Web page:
Welcome back to the blog tour for Erika Robuck's The House of Hawthorne!
This is a stunning novel, with beautiful writing and vivid details, which made me feel like I was living out Sophia's life and relationship with Nathaniel alongside her.
While I obviously knew how the book was going to end, I was still so moved by this book, I read it again immediately. Read on for why you should do the same, and why Erika is now one of my new favorite authors.
Hardcover, 416 pages
Published May 5th 2015 by NAL
Through her fictionalized account, Erika Robuck brings Sophia and Nathaniel vividly to life, showing how two quiet, fiercely talented individuals found each other, and formed a life together.
From Erika Robuck, bestselling author of Hemingway’s Girl, comes a brilliant new novel about a literary couple. The unlikely marriage between Nathaniel Hawthorne, the celebrated novelist, and Sophia Peabody, the invalid artist, was a true union of passion and intellect.…
Beset by crippling headaches from a young age and endowed with a talent for drawing, Sophia is discouraged by her well-known New England family from pursuing a woman’s traditional roles. But from their first meeting, Nathaniel and Sophia begin an intense romantic relationship that despite many setbacks leads to their marriage. Together, they will cross continents, raise children, and experience all the beauty and tragedy of an exceptional partnership. Sophia’s vivid journals and her masterful paintings kindle a fire in Nathaniel, inspiring his writing. But their children’s needs and the death of loved ones steal Sophia’s energy and time for her art, fueling in her a perennial tug-of-war between fulfilling her domestic duties and pursuing her own desires.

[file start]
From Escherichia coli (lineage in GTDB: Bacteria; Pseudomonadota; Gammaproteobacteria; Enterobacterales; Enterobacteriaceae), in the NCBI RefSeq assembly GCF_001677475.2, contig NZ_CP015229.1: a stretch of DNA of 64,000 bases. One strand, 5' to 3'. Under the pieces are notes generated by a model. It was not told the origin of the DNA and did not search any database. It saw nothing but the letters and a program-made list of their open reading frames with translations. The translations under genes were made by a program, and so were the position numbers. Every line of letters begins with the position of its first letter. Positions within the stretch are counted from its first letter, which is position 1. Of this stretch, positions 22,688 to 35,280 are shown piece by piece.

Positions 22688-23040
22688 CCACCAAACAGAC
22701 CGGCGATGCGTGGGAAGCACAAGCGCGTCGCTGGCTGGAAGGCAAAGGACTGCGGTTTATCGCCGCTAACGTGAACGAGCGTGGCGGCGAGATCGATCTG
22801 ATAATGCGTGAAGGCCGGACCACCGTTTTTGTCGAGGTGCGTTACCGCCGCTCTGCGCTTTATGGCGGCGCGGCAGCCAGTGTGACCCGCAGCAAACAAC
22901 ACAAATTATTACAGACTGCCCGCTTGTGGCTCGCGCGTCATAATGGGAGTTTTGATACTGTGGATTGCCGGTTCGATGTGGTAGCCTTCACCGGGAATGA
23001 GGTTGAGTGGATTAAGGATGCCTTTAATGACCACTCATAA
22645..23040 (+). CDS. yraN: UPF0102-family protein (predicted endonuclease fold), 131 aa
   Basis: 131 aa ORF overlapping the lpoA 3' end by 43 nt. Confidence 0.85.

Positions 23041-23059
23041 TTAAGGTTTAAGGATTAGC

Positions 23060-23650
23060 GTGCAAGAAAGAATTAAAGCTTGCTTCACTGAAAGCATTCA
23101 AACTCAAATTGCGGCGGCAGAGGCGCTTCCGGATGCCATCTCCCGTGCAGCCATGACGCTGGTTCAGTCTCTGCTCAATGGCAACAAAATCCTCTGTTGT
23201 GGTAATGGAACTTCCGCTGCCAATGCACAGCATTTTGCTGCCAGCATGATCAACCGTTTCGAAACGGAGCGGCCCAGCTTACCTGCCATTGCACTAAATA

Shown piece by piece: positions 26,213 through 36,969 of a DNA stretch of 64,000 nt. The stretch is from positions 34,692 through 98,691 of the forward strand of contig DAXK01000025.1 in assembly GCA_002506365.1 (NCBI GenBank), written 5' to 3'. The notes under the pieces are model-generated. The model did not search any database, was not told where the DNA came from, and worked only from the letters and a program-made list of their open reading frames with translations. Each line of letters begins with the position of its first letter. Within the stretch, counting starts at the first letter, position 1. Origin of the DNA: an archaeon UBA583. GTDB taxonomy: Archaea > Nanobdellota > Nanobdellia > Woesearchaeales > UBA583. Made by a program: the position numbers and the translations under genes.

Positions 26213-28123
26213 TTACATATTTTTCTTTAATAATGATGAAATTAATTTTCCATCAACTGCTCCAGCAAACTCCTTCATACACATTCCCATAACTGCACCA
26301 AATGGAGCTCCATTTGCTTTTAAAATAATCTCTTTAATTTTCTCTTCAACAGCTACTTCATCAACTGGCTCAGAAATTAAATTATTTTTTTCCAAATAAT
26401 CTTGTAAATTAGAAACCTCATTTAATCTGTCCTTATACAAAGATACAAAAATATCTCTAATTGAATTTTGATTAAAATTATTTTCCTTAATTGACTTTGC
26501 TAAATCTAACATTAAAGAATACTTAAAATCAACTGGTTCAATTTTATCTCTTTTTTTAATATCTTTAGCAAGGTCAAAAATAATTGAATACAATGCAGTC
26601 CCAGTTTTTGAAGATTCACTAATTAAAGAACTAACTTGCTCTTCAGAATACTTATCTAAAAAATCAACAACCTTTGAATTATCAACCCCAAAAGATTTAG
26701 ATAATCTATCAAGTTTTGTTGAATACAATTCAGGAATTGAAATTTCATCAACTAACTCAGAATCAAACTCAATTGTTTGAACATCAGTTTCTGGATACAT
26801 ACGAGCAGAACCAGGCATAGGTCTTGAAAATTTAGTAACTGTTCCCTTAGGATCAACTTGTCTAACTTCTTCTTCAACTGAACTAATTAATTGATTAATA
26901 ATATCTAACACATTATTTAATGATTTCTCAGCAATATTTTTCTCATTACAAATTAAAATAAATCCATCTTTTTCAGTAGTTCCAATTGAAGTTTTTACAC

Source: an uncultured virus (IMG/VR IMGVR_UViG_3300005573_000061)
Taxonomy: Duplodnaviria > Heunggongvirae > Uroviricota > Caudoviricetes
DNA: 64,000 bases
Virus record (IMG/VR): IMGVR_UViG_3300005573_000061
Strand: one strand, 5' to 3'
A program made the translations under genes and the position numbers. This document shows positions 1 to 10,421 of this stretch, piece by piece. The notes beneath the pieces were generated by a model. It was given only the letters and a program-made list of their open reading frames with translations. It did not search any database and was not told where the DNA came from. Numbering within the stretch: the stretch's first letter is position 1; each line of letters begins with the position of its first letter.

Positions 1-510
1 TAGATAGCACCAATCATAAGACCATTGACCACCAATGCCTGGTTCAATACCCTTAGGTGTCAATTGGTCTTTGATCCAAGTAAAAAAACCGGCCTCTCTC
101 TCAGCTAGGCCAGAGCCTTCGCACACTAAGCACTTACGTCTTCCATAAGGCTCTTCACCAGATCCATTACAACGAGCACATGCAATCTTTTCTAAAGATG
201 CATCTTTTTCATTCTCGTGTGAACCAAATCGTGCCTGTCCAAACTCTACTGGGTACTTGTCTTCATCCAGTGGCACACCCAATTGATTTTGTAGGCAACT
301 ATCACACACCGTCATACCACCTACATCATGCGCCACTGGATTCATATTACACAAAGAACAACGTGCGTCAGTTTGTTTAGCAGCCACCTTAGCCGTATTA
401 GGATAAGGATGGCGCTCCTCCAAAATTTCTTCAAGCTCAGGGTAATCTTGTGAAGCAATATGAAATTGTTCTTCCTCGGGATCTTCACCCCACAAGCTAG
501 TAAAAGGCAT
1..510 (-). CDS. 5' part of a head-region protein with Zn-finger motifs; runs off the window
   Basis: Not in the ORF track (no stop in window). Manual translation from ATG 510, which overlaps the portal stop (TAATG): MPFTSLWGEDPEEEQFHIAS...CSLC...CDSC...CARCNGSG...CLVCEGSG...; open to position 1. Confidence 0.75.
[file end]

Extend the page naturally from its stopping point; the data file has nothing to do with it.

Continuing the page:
Spanning the years from the 1830s to the Civil War, and moving from Massachusetts to England, Portugal, and Italy, The House of Hawthorne explores the tension within a famous marriage of two soulful, strong-willed people, each devoted to the other but also driven by a powerful need to explore the far reaches of their creative impulses. It is the story of a forgotten woman in history, who inspired one of the greatest writers of American literature…
However, I didn't know much about author Nathaniel Hawthorne beyond that, outside of the fact that he had changed his last name at one point from "Hathorne" to "Hawthorne", to separate himself from an ancestor who had participated in the Salem Witch Trials, and that he had been friends with Louisa May Alcott's family.
So when I was given the opportunity to read The House of Hawthorne, I was intrigued. Erika Robuck has written a detailed, vividly imagined account of both the early life of Nathaniel's wife, artist Sophia Peabody, and their eventual courtship and life together. Interweaving remarkable real-world details, and beautiful writing (definitely more on this later!) Robuck pulls us headfirst, into their lifelong romance.
Robuck makes it a point to first introduces us to Sophia and Nathaniel in the golden years of their lives, when Nathaniel is off to an (ill-fated) trip to visit friend Franklin Pierce. As Sophia reluctantly sees her husband off, she reflects on their lives together, beginning at a period in her life right before their initial meeting.